Clare Curran, Labour communications spokesperson
Communications Minister Clare Curran moved fast to establish the CTO position.

Politicians are rarely good with technology. Nothing illustrates this better than the 2011 parliamentary debate over the Copyright (Infringing File Sharing) Amendment Act.

A lot of nonsense was spoken at the time. The NBR described the debate as loopy. That was kind. It was obvious the MPs had no idea what they were talking about.

The otherwise obscure New Plymouth MP Jonathan Young took the madness to a higher level. He made headlines speaking in an empty parliament chamber saying:

“…The computer system called Skynet that ruled the world. It’s like the internet today.”

Most of us had no idea what Skynet is. Yet we all knew Young was out of touch with the real world when he spoke.

Young had his 15 minutes of fame as he was mocked for failing to understand the internet.

Politicians don’t get IT

To be fair to Young, he isn’t the only politician who doesn’t understand technology. Few do. Many say embarrassing things. Some say foolish or harmful things.

Wiser heads know to say nothing or very little. It’s better to keep your mouth shut and have people think you may be ignorant than to open it and confirm their fears.

It seems the higher you get in the pecking order, the less a politician knows. Technology know-how has never been a path to high office. It may be an obstacle.

At best politicians mouth empty platitudes about technology. They often acknowledge it is often a good thing without saying anything specific. It’s like motherhood and apple pie.

Praise be

You will hear our politicians sing the praises of entrepreneurs. While they are positive about technology investment, that’s because they are in favour of any investment.

And they know technology investment sounds good to voters.

Our politicians might, if pushed, be able to talk about the importance of teaching children about science and technology. Yet, for the most part, that’s about as far as things go.

Not only do politicians not understand specifics about science and technology, they often fail to grasp the importance of underlying ideas and concepts.

Ask them about, say, the value of scientific peer review, the nature of scientific enquiry or the difference between proprietary or open source software and most of the time you’ll get blank looks.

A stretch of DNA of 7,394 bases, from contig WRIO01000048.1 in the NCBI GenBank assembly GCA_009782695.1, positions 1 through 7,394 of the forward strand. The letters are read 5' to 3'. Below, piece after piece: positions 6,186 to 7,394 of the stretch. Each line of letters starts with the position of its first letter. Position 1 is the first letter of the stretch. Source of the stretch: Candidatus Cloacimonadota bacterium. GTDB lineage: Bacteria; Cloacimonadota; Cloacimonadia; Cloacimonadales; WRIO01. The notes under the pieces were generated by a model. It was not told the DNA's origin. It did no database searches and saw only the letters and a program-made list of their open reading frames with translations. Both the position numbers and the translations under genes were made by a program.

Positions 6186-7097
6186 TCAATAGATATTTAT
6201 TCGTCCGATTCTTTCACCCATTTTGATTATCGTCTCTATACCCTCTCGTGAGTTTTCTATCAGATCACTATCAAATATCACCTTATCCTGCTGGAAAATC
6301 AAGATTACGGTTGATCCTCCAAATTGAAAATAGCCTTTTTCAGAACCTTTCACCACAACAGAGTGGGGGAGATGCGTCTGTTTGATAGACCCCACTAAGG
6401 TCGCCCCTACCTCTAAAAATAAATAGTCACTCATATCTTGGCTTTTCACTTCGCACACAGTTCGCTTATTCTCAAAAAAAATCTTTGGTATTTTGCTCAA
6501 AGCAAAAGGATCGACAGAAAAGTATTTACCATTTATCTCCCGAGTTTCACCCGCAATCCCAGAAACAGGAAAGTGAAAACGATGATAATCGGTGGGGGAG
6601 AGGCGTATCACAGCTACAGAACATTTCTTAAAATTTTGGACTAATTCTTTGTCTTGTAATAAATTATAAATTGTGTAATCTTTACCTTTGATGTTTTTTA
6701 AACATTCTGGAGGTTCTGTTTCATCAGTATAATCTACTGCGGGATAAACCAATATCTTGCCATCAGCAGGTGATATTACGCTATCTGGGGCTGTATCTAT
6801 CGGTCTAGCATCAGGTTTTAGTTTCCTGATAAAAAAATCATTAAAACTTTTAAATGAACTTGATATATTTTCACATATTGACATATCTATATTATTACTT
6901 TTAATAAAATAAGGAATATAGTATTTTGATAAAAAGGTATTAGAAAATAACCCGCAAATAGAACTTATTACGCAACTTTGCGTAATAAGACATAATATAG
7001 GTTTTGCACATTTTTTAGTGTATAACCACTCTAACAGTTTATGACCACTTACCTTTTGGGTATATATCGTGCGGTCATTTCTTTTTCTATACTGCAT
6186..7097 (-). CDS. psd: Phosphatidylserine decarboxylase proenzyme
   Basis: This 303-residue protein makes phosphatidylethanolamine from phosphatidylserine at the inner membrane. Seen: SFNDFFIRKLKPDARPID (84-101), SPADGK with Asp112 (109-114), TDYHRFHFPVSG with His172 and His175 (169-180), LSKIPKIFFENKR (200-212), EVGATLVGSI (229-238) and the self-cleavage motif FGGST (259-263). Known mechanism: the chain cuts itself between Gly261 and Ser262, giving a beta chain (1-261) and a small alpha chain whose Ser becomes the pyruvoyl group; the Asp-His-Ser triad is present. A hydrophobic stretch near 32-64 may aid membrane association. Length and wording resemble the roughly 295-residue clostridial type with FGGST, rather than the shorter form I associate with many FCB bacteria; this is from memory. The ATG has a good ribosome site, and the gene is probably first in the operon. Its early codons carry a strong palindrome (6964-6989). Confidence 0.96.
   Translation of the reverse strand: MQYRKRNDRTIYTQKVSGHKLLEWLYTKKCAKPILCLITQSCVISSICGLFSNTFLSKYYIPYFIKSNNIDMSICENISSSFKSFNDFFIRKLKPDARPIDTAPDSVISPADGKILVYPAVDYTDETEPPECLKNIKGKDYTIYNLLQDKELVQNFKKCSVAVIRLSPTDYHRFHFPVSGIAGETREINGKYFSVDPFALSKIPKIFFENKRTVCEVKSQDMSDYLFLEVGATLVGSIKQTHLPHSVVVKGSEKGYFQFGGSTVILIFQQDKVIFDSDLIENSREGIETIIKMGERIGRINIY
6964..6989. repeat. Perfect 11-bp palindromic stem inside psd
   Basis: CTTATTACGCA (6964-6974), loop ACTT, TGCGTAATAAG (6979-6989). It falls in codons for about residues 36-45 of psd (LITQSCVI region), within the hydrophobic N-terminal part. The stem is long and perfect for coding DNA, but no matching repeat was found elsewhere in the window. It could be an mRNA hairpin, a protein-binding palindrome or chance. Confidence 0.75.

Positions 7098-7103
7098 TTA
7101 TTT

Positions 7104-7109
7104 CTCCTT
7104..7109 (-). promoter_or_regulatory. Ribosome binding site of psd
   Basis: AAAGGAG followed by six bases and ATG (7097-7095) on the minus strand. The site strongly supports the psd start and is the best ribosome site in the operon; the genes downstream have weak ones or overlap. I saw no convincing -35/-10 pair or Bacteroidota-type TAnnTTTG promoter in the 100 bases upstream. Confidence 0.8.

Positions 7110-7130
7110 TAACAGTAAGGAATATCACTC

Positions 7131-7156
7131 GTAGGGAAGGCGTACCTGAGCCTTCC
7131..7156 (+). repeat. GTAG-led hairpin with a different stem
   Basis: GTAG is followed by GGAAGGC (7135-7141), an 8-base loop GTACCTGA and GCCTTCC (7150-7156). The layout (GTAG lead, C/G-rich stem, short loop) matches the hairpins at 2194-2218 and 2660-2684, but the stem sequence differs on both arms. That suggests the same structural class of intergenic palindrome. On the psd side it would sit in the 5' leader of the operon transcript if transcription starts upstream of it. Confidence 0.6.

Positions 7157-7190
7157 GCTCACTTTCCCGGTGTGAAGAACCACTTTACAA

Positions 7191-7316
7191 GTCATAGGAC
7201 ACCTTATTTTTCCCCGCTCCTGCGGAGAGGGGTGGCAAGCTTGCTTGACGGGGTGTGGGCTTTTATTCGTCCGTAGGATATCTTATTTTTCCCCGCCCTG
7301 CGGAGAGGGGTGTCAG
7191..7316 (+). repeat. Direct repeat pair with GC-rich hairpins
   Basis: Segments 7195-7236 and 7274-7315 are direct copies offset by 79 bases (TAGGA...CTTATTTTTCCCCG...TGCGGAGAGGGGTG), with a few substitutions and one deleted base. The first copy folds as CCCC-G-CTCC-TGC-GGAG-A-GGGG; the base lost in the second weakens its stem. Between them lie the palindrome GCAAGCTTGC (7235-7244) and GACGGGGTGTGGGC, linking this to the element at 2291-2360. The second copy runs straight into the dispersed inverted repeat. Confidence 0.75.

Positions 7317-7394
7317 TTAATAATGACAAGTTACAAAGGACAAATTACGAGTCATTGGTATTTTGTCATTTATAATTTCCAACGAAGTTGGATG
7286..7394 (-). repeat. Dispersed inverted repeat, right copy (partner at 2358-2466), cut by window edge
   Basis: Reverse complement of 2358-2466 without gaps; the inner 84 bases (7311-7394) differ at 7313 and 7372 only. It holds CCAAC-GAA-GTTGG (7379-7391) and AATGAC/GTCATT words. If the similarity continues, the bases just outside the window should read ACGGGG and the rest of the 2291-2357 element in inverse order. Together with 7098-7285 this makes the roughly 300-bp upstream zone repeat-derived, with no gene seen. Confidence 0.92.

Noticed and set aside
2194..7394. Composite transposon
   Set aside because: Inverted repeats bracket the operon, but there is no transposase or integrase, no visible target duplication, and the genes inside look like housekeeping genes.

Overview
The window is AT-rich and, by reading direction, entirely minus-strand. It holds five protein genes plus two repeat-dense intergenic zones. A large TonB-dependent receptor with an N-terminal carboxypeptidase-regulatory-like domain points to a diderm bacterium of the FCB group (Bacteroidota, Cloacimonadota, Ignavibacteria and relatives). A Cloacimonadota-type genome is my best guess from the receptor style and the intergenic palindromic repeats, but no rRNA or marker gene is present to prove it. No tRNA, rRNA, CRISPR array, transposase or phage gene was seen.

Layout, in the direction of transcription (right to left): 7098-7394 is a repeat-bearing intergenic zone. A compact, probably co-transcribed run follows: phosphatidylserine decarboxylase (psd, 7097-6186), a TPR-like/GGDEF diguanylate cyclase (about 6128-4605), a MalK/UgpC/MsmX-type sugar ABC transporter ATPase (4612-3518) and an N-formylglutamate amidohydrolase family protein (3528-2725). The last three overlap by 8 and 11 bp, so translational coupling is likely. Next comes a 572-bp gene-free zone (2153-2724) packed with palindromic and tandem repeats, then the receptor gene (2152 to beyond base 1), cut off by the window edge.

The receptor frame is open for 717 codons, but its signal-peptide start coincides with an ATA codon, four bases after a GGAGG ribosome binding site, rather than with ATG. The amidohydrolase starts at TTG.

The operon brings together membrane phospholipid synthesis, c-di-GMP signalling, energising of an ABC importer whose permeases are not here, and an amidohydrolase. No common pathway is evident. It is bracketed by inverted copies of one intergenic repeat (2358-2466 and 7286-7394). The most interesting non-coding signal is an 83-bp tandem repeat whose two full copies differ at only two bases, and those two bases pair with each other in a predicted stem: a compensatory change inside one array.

Advice for policymakers

So it makes sense to have someone who can move in their circles to advise policymakers. Hat’s off to Communications Minister Clare Curran for moving fast to establish the role. It may have been in the manifesto for both parties by the time of the election, but Curran pushed this for a while and has wasted no time making it happen.

Curran says the chief technology officer will be accountable to the prime minister and to herself. She says the person will provide independent expert advice to ministers and senior leaders on digital issues.

She says:

“The chief technology officer will be responsible for preparing and overseeing a national digital architecture, or roadmap, for the next five to ten years”.

The job has to go to someone capable of speaking to the cabinet and committee members in a language they can understand without being condescending.

New Zealand already has many public servants and others operating at the highest levels who can advise policymakers on these matters. They often do. Much of the time their advice is first class.

Yet advisors tend to operate in silos, often with a narrow sectorial focus. At times their advice can conflict with their peers operating in other fields.

Some of the key advice going to politicians comes from well-funded lobby groups, not independent experts.

The science advisers who go into bat for the agriculture sector might have a different view of, say, wheat or sugar to those advisers working in public health.

Technology advice in the eye of the beholder

Similar reasoning applies to technology. Take public cloud computing. An advisor focused on productivity and reducing cost might be all for government storing sensitive data overseas on an Amazon server. An advisor looking after personal security and privacy might offer an entirely different opinion.

Depending on where you sit, the idea of, say, data sovereignty might be a useful way to keep people safe or it could be a brake on innovation. Someone needs to unpick these issues for our leaders.

There are big strategic decisions where different government departments and competing interests want to pull in different directions. Take the question of how government should engage with organisations like Google or Facebook? You’ll get diametric views depending on who you talk to.

Big picture view

A chief technology officer may not be the best person to make day-to-day decisions on such matters, but they can set the ground rules and explain the issues to policymakers.

Someone needs to tell ministers it can be a bad idea in general, say, for their departments to communicate with citizens by Facebook.